Macau’s money making potential more than makes up for occasional cultural misunderstandings between East and West
There’s no such thing as a ‘free market’ as far as legalised casino gambling is concerned. All governments reserve for themselves the right to regulate the industry and in some way control access to the market. That can be by all kinds of methods, including limiting the number of licences issued, or controlling the way operators market services to customers.
In Macau, however, other dynamics come into play in the relationship between the casino operators and the government and especially between the foreign operators and the government. These factors are only partly about the issue of protecting the population from the negative effects of gambling.
They are also about a dynamic that has repeated itself throughout history in the relationship between the Oriental and Occidental worlds. This is the West trying to make a lot of money from trade with the East, and the East wishing to learn from the West but cherry-picking those bits of Western technology and expertise that it likes, and casting aside or parrying the bits it doesn’t. It happened in earlier centuries. When the American mariner Commodore Matthew Perry first visited Japan in 1853 with the express aim of opening up the country to Western commerce, a high ranking Japanese official confided to his colleagues: “Our policy shall be to evade any definite answer to their requests while at the same time maintaining a peaceful demeanour.”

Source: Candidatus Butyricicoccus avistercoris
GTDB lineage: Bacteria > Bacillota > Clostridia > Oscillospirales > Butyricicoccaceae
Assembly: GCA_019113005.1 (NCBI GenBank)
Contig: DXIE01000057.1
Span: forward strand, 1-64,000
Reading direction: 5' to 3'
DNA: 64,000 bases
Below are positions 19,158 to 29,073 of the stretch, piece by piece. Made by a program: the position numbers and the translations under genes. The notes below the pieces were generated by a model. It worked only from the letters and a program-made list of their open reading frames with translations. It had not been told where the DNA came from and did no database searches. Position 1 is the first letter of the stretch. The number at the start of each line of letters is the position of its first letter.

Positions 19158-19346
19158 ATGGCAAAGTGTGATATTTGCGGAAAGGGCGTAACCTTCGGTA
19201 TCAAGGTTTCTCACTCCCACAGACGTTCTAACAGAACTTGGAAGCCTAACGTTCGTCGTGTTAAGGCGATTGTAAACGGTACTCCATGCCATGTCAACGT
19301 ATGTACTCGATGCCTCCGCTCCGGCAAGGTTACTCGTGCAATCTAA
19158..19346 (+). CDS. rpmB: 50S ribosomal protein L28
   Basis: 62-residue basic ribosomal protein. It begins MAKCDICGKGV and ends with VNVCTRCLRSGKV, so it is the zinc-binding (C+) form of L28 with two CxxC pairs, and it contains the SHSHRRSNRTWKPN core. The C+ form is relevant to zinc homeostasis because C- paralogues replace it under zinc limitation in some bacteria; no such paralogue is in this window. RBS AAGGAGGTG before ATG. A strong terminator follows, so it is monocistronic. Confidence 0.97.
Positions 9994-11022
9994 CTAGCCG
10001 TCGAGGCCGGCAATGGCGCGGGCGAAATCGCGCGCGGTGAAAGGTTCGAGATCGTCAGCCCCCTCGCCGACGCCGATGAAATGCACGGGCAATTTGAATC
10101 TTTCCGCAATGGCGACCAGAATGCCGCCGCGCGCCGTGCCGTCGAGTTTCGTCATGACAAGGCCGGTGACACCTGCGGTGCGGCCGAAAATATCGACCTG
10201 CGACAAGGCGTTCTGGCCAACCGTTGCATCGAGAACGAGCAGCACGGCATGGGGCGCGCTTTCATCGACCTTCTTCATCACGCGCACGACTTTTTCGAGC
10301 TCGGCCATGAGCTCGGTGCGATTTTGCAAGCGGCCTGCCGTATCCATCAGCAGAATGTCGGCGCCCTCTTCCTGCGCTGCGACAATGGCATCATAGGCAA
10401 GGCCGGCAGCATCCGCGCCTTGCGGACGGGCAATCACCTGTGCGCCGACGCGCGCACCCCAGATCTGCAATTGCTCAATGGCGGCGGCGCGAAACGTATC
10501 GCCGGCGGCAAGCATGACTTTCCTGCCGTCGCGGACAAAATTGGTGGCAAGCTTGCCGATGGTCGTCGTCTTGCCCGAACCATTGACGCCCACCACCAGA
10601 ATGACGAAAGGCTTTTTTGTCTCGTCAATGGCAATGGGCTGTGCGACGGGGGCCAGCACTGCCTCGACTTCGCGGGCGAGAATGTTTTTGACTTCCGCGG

The problem is that Western traders in Asia don’t always—looked at from an Eastern perspective—play by the ‘rules’ of the game and allow their Eastern hosts to maintain a ‘peaceful demeanour’. Sometimes the Westerners shout and wave their arms about. That’s fine if you have a gunboat moored nearby in the bay, but less helpful if you’re armed only with a contract and a sense of your own rightness.
Westerners, it seems, can’t resist the temptation to winkle out and then call out apparent inconsistencies in the approach of their hosts. In Western culture, the ultimate smooth talker is the Devil himself, just waiting to charm and ensnare the unwary with warm words and wicked intent. In the East, smooth talking is not only polite but also morally neutral. Easterners are more interested in the final destination than the conversation they had on the way. As China’s reforming leader Deng Xiaoping was reported as saying when asked in a roundabout way whether market based reforms to the Chinese economy were a betrayal of the communist revolution: “Do not care if the cat is black or white, what matters is it catches mice”. A practical example of this East-meets-West difference in action is a recent episode involving Angela Leong, freshly installed as managing director of SJM Holdings in place of her 89-year-old husband, Dr Stanley Ho. Ms Leong announced a new resort project on Cotai independent of SJM and that would be a casino-free theme park focusing on sport and leisure.